© Lyle Buss, Univ. of Florida
This male (left) and female (right) of the cockroach species Periplaneta japonica were found on New York City's High Line in 2012.
A new species of cockroach that can withstand freezing temperatures has taken up residence in New York, scientists confirmed.
The resilient critter, Periplaneta japonica
, had never been seen in the United States until an exterminator spotted some strange-looking roach carcasses last year on the High Line, a mile-long park built on an old elevated railway in Manhattan. Researchers confirmed the identity of the species, which is native to Asia and notable for its ability to thrive in cold climates, unlike the American cockroaches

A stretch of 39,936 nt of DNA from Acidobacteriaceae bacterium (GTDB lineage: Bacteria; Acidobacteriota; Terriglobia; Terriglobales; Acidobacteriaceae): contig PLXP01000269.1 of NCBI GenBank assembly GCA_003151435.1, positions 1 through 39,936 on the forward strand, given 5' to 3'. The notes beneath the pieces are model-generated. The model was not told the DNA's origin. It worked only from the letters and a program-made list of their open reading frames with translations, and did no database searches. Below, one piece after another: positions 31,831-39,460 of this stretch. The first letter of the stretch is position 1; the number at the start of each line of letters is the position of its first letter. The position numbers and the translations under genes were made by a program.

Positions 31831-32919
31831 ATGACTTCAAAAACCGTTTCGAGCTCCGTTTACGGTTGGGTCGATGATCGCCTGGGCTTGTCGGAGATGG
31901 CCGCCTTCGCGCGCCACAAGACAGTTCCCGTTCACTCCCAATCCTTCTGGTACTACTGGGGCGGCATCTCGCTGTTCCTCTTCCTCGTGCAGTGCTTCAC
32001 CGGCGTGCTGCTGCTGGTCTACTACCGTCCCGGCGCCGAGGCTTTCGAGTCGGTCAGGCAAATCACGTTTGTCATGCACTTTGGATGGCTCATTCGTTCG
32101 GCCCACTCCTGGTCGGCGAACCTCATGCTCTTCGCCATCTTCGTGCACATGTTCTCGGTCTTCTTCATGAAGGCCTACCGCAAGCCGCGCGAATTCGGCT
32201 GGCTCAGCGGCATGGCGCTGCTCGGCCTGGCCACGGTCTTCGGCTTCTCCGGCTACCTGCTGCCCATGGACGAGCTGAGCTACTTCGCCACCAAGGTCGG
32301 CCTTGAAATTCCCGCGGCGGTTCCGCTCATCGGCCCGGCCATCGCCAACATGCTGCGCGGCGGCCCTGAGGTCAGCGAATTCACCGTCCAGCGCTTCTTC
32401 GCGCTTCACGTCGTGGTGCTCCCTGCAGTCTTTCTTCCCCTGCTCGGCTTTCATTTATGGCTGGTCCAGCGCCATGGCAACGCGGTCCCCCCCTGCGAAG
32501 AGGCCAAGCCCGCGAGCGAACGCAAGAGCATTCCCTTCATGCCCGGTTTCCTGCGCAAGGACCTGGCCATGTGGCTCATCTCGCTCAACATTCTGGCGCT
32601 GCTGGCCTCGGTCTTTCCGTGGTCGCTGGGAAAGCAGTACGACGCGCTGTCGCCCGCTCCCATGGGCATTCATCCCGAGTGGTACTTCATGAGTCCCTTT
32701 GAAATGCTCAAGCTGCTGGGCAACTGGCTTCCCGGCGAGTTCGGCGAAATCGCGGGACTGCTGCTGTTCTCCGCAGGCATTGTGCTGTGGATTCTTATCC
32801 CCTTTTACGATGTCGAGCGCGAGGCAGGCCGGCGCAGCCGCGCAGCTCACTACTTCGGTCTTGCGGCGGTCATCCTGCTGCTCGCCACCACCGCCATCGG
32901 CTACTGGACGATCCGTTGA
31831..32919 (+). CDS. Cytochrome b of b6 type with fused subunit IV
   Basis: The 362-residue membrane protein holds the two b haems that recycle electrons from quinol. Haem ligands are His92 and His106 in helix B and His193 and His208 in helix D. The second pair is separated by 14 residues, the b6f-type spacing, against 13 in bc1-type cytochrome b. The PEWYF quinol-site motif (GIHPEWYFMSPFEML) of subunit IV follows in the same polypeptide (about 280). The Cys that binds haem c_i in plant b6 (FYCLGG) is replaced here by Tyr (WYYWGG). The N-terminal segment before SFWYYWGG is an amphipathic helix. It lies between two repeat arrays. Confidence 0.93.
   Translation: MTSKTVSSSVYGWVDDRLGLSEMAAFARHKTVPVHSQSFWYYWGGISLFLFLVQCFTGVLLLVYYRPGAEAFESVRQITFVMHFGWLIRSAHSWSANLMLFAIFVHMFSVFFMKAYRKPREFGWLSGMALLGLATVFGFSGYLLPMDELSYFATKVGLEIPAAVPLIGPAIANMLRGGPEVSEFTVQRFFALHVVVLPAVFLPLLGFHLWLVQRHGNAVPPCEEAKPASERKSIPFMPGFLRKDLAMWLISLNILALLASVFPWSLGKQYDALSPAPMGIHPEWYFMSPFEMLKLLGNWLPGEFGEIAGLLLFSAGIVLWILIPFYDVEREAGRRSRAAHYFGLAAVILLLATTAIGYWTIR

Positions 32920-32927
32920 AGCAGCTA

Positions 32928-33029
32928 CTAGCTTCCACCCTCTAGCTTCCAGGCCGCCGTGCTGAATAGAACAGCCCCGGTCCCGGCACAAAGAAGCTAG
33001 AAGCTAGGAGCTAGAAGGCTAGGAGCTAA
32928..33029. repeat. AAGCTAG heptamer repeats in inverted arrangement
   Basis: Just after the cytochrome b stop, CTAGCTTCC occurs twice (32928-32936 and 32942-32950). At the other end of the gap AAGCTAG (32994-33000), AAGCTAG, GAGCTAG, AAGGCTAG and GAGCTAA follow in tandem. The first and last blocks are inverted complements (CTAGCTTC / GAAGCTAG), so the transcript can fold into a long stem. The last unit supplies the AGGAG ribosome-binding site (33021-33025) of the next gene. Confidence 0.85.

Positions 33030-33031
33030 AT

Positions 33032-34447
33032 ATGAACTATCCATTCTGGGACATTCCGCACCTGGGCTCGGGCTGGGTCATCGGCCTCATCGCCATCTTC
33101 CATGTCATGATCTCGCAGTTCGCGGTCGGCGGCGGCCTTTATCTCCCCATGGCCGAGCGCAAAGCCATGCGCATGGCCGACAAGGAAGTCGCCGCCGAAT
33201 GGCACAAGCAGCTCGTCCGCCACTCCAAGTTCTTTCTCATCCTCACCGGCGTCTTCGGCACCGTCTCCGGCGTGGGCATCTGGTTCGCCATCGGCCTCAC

that populate New York and take shelter indoors when winter comes.
"About 20 years ago colleagues of ours in Japan reared nymphs of this species and measured their tolerance to being able to survive in snow," Rutgers insect biologist Jessica Ware said in a statement.
"As the species has invaded Korea and China, there has been some confirmation that it does very well in cold climates, so it is very conceivable that it could live outdoors during winter in New York. That is in addition to its being well suited to live indoors alongside the species that already are here."
Ware and colleagues say it will be difficult to trace the source of the species, but they suspect Periplaneta japonica
arrived in New York in the soil of one of the plants along the High Line, which first opened in 2009 and is still partially under construction. Though the High Line's gardens have a focus on native plants, Ware noted that many nurseries in the United States have native plants alongside imported ones.